By JOE DUTTON
Photo by Joe Dutton | Pediatrics Specialist Dr. Cynthia Guerue at Regional West Medical Center in Scottsbluff encourages all
With the first day of school just around the corner, local pediatricians are advising that students be checked and vaccinated to help promote their health and well-being in the classroom.
According to Pediatrics Specialist Dr. Cynthia Guerue of Regional West Medical Center in Scottsbluff, there are four key ages and areas that physicals are performed: Head Start, kindergarten, seventh grade and sports physicals.
Guerue said the state of Nebraska requires all children to be vaccinated before entering public schools. She said she also sees children that come from Wyoming to get their immunizations, which are not required in Wyoming, but are in Nebraska.
Guerue mentioned different requirements are put into place depending on what grade level a child is at for immunizations. She said Head Start requires vaccinations for all of their programs and kindergarten physicals also require a dental and an optical exam by a separate optometrist and dentist. She said there are numerous different shots depending on grade level, but at the medical center they do more than just a sports physical, they check the overall health of the children.
“When our kids come here, we don’t do a ‘sports physical,’ it’s basically a well-child check,” Guerue said. “The parents may want their sports physical form filled out and we ask a lot of questions and it’s one of the things that we do in our pre-participation evaluation instead of just a ‘sports physical.’”
She said the reason they ask a lot of questions is to evaluate the overall health of the child and they may reveal areas that need treatment or areas that need further investigation. She said they want children to perform at their best in schools and if they don’t feel at their best, they won’t be able to perform at their best.
“If kids aren’t at their optimum health, they are not going to be able to optimally perform in the classroom,” Guerue said. “As part of our school physicals or any sort of well-child check that we do, we are looking at the overall health of the child and that is the most important thing.”
Well-child checks are more than just getting just a quick exam, Guerue said. They are getting a full self-exam that is complete and from physicians who are trained specifically in pediatrics. She said they typically see an average of five patients a day and they do set aside days where they just do physicals.
“There is a difference between the exams that they will get at their regular doctor and what they would get at an immediate care facility,” Guerue said.
Guerue said during any physical she and her staff ask questions about symptoms like asthma, difficulties with heat, concussions and injury related illnesses so that children can be at the best health before participating in any sport.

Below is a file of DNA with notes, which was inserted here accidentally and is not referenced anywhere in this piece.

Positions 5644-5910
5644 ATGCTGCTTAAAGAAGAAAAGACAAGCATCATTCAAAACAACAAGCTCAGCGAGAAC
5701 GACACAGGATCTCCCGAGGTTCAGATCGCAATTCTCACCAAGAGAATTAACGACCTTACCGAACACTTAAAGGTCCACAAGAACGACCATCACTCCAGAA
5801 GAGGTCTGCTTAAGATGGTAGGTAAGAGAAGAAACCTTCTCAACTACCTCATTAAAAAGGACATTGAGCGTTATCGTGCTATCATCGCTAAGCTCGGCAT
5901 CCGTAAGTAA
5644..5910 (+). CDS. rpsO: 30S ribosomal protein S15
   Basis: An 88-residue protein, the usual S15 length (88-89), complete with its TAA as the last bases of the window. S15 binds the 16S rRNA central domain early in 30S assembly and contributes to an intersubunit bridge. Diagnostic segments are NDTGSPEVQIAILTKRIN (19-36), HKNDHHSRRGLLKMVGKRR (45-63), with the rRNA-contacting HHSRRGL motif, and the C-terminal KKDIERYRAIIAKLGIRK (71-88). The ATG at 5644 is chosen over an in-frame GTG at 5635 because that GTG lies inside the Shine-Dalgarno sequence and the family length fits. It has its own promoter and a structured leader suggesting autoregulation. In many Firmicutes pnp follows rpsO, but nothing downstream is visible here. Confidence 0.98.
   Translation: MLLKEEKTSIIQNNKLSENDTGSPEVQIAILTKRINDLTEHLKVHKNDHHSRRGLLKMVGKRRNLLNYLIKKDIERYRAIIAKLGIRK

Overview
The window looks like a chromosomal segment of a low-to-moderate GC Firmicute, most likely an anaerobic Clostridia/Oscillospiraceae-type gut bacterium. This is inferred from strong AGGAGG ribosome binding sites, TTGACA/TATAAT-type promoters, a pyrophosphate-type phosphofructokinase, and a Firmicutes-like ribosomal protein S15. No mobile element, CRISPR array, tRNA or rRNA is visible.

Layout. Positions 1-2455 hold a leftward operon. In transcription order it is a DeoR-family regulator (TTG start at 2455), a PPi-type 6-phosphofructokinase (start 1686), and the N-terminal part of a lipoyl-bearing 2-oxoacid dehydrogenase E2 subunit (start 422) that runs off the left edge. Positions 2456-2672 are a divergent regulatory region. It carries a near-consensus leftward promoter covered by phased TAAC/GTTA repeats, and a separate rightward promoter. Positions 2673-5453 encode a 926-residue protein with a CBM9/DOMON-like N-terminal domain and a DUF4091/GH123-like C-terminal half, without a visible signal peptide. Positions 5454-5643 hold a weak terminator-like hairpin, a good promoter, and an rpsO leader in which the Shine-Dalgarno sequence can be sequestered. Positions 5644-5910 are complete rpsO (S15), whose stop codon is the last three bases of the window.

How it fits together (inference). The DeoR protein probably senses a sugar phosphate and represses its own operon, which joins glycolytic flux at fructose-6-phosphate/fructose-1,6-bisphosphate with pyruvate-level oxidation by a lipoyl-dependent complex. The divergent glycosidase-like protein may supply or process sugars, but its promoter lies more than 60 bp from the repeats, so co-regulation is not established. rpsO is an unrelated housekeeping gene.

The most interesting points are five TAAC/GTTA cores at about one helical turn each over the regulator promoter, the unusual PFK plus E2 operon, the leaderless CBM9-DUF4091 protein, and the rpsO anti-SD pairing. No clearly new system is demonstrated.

“There’s nothing worse than getting a month into your season and then having your asthma act up and not being able to perform,” Guerue said. “Then it takes two weeks before you decide it is your asthma and not just ‘I’m in bad shape.’ We want to get that in the forefront of their mind before the season starts so that we can be actively assessing it.”
Also, a part of the sports physicals when they perform them is one of the few times doctors see adolescents, Guerue said.
She said her and her staff ask them about their safety and any other health issues. She said the pre-participation evaluation they provide involves behavioral health issues and they hope to help kids open up in a safe environment within the doctor’s office.
“We are also asking things about safety, do they feel safe at home, we ask about drinking and smoking, depression issues, drug abuse, things like that,” Guerue said. “We are giving those kids an opportunity to open up and create an open door to talk about some things that they won’t get at just a sports physical.”
She said they also try to identify issues such as ADHD and ADD in children, which they get those referrals mid-year after issues have taken place. She said if anything has been seen within the previous year, then they should come in during the summer and talk about management of the situation and get an early start in treatment early in the school year so they are not struggling halfway through the year.
Guerue said they are always accepting new patients and are booking out through September, but sports physicals are due by the first day of sports practice and advises that June is the best time to be thinking about getting a child in for physicals for the following year.
For more information on setting up an appointment for a routine physical or immunization check, contact the Regional West Physicians Clinic at 308-630-1811.